Titanic (1912)
Commander Harold Godfrey Lowe, RD, RNR (1882-1944)

Titanic's surviving officers from left to right: Fifth Officer Harold G. Lowe, Second Officer Charles H. Lightoller,
Third Officer Herbert J. Pitman (seated) and Fourth Officer Joseph G. Boxhall.


Harold Godfrey Lowe was born Nov. 21, 1882 in Eglwys Rhos, Caernarfonshire, North Wales on Nov. 21, 1882, and ran away from home to go to sea at age 14, refusing the offer of an apprenticeship from his father. Lowe started as a Ship's Boy aboard the Welsh coastal schooners as he worked to attain his certifications. In 1906, he passed his certification and gained his Second Mate's certificate, then in 1908, he attained his First Mate's certificate. By the time he started with the White Star Line, in 1911, he had gained his Master's certificate and, in his own words, "experience with pretty well every ship afloat - the different classes of ships afloat - from the schooner to the square-rigged sailing vessel, and from that to steamships, and of all sizes." He served as Third Officer on White Star's the Belgic and the Tropic before being transferred to the Titanic as Fifth Officer in 1912. Despite his numerous years at sea, however, the maiden voyage of the Titanic was to be his first transatlantic crossing.

Like the ship's other junior officers, Lowe reported to White Star's Liverpool offices at nine o'clock in the morning on 26 March 1912, and travelled to board Titanic at Belfast the following day. On sailing day (10 April), Lowe assisted (among other things) in the lowering of two of the starboard lifeboats to satisfy the Board of Trade that Titanic met safety regulations. When Titanic departed Southampton at noon, Lowe was on the bridge, relaying messages to various parts of the ship by telephone.

On 14 April 1912, the night of the sinking, Lowe had been relieved at 8.00 PM by Sixth Officer Moody and was asleep in his quarters when the ship hit the iceberg at 11.40 PM. He remained asleep through the collision and did not wake up until as much as a half hour had passed; as he explained later, "We officers do not have any too much sleep, and therefore when we sleep, we die." When Lowe finally awakened and realized the situation, he immediately got dressed, grabbed his revolver, and went to work. Third Officer Pitman charged him with loading lifeboat No. 5. While assisting in the lowering of this boat, Lowe had a brush with White Star owner J. Bruce Ismay, who was manically urging him to hurry. "If you will get the hell out of that then I shall be able to do something!" Lowe responded. "Do you want me to lower away quickly? You will have me drown the whole lot of them!"

Around 1.30 AM, Lowe engaged in a conversation with Sixth Officer Moody: While launching lifeboat Nos. 14 and 16 on the port side of the ship, the two junior officers felt that this group of boats needed to have an officer with them. Moody insisted that Lowe should get onto lifeboat No. 14 and that he would get on another one. By the time lifeboat 14 was being launched, things were beginning to get precarious on the boat deck as the majority of passengers began to realize that the giant ship was foundering. As lifeboat 14 was descending, Lowe used his revolver to fire three shots between the side of the boat and the side of the ship in order to frighten away a group of men attempting to leap into the lifeboat.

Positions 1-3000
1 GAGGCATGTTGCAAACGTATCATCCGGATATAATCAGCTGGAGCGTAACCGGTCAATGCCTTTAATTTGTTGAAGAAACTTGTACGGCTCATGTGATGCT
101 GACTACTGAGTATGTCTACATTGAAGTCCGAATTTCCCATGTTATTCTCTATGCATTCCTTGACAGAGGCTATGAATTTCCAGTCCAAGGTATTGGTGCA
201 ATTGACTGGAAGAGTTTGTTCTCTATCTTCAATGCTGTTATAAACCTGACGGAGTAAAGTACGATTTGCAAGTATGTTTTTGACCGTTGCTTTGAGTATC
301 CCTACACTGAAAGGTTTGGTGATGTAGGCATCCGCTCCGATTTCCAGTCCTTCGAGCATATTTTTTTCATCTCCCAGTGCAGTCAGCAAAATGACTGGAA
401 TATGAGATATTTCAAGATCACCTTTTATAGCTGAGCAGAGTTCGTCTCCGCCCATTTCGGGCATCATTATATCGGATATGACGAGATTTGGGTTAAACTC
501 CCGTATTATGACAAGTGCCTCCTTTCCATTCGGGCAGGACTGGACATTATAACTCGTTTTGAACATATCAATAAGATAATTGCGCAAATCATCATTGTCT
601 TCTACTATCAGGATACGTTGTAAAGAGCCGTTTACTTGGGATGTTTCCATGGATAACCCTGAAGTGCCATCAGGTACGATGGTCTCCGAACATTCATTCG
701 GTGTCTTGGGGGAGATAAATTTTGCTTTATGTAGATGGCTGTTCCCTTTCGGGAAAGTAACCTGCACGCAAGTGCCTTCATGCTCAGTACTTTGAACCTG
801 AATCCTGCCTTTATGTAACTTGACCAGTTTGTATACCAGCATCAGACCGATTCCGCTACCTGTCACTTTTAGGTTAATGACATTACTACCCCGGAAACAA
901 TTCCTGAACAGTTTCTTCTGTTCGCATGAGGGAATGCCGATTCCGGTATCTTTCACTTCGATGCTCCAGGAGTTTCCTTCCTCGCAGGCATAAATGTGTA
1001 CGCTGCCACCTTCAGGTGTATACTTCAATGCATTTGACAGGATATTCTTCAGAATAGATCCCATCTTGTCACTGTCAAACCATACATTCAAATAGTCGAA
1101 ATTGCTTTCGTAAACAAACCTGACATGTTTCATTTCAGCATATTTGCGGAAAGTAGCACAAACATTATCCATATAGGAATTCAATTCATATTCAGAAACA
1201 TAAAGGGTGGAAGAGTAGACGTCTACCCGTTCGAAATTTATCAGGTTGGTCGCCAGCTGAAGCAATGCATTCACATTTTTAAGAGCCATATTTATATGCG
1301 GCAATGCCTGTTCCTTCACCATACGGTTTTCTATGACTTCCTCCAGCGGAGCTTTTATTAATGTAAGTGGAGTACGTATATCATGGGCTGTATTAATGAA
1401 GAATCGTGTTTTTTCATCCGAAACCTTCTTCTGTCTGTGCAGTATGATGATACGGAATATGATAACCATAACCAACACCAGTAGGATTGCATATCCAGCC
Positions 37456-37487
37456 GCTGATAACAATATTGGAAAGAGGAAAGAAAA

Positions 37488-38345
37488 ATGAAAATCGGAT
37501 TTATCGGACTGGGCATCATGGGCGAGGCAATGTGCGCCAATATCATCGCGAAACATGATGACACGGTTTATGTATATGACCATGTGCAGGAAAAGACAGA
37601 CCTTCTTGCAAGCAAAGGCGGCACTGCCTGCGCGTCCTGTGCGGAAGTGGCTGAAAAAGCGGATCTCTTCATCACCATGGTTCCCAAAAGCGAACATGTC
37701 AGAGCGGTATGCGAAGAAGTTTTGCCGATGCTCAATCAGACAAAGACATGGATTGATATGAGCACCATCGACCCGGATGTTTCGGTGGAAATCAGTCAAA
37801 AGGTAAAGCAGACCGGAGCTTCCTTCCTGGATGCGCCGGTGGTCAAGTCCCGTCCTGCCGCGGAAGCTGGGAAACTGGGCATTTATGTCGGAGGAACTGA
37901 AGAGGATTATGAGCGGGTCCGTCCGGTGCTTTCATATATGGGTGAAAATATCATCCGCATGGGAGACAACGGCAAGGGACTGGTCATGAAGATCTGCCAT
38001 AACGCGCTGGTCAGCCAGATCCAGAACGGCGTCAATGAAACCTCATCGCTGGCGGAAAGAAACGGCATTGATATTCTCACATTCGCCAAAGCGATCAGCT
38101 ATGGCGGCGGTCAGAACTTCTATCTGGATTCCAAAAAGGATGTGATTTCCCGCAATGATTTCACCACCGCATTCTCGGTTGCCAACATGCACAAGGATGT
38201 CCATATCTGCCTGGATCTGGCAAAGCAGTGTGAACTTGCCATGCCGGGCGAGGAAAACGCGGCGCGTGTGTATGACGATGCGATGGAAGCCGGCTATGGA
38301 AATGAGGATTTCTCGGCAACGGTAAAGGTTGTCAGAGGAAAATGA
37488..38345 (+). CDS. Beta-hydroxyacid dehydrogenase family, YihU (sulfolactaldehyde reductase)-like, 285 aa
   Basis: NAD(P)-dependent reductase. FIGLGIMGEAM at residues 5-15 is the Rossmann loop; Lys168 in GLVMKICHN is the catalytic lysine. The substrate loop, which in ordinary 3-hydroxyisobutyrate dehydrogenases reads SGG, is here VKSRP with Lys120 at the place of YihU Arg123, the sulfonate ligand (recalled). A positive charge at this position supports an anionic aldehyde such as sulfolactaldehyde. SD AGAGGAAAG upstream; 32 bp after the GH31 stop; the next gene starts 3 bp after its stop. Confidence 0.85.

After reaching the water, Lowe ordered his lifeboat to be rowed about 150 yards away from the Titanic. When the ship foundered at around 2.20 AM, Lowe had begun to gather several lifeboats together. He wished to return to pick up survivors but had fears of being swamped by hordes of people. Reluctantly, he waited until the screams died down before returning. When he returned to gather survivors, he picked up only four men, one of whom died later that night. Lowe's was the only boat to return for survivors. After that, Lowe had his crew of men ship the mast (he was the only officer to make use of the mast and sail in each lifeboat); using a breeze that had sprung up, he continued on to rescue the passengers on the sinking Collapsible A. Lowe and his group of lifeboats were picked up the next morning by the RMS Carpathia. An image taken by a passenger on the Carpathia clearly shows Lowe at the tiller of lifeboat 14 as they approach rescue. He remained aboard his lifeboat long enough to ship the mast and make certain everything was properly stowed.

The Titanic survivors arrived at Pier 54 in New York on 18 April. Lowe was soon called upon to testify in the American inquiry into the sinking. He boarded the Adriatic on 2 May to return to England , where he participated in the British inquiry. Lowe's testimony in the American Senate Hearing was direct, often to the point of being flippant; when asked what an iceberg was composed of, Lowe responded, "Ice, I suppose, sir." Lowe also came under some fire for racist remarks. He had to apologize for twice using the word "Italian" as a sort of synonym for "coward."

After returning home, Lowe married Ellen Marion Whitehouse in September of 1913. They had two children together: Florence Josephine Edge Lowe and Harold William George Lowe. Lowe went on to serve in the Royal Naval Reserve during World War I, attaining the rank of Commander before retiring to Deganwy with his family. He died of hypertension on 12 May 1944 at the age of 61 and was buried at the Llandrillo-yn-Rhos church in Rhos-on-Sea, North Wales.

(Text courtesy of Wikipedia)


Page published Dec. 2, 2007